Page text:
An Overview of My Experience:

Homeschooling, Academics, and Me

Homeschooling, Socialization, and Me

Homeschooling under the Influence

General Thoughts:

Homeschool Regulations and Children’s Rights

Once Upon a Time, I Was Homeschooled

Posts on Socialization:

“But What About Socialization?”

I’m Still Scared of Public Schools

The Results of Homeschool Mis-Socialization

Homeschooling, the Family, and Agents of Socialization

Homeschooling and the Parent-Child Socialization Divide

Posts Related to Quiverfull/Patriarchy:

Homeschooling and Christian Patriarchy/Quiverfull

The Problem with Homeschooling

Homeschooling Rehashed

Homeschooling and Indoctrination

A Double Legacy: Conform and Be Different

Homeschooling: An Educational Option or an Identity?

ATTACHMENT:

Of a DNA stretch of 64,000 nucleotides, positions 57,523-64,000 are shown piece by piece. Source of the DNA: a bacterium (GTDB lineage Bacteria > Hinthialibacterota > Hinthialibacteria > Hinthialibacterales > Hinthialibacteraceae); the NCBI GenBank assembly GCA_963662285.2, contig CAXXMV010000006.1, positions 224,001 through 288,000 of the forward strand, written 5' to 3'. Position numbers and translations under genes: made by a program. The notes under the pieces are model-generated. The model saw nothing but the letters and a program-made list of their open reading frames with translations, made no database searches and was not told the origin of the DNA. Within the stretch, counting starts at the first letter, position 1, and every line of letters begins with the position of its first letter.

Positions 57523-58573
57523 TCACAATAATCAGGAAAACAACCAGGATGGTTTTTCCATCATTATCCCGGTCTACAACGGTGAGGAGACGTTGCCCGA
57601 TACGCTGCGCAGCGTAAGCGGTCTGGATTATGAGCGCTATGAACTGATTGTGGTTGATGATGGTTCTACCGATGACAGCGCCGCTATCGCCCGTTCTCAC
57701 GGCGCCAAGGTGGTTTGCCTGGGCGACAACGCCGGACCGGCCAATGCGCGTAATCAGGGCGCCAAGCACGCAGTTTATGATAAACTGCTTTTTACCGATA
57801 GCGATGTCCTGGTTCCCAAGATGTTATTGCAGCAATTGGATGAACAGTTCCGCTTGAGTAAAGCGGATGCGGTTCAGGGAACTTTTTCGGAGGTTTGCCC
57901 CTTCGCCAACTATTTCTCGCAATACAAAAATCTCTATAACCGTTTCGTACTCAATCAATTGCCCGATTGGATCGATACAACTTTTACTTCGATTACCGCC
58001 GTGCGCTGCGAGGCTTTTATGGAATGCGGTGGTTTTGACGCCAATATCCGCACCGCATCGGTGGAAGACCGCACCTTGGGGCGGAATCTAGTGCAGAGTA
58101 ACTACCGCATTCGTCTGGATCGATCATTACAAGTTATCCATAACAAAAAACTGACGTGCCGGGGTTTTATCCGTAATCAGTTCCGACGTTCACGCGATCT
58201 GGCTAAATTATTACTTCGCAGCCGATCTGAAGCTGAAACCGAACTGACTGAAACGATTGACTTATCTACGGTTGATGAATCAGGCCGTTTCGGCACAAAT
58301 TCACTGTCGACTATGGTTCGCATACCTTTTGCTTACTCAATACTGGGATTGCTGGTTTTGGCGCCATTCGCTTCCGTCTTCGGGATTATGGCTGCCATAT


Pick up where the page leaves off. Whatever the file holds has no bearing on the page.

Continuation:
Posts Related to HSLDA:

HSLDA, the CPS, and Fear: Quick kids, hide!

Who Are HSLDA’s Clients? Not the Children!

On Fundamental Rights, HSLDA, and Homeschooling

Why HSLDA Is Wrong about Romeike v. Holder

HSLDA: Man Who Kept Children in Cages a “Hero”

I’ve Had Enough: My Reply to HSLDA’s Response

HSLDA: Why We Fear the Child Snatchers

My Series on HSLDA and Child Abuse:

The Key to the Liquor Store

Who Are HSLDA’s Clients? Not the Children!

Checks and Balances—Except for Homeschooling?

“There Was No Accountability”

Why I Don’t Trust the Homeschool Community to Self-Police


Bad Homeschooling:

Not Everyone Can Homeschool Successfully, on Love, Learning, Liberty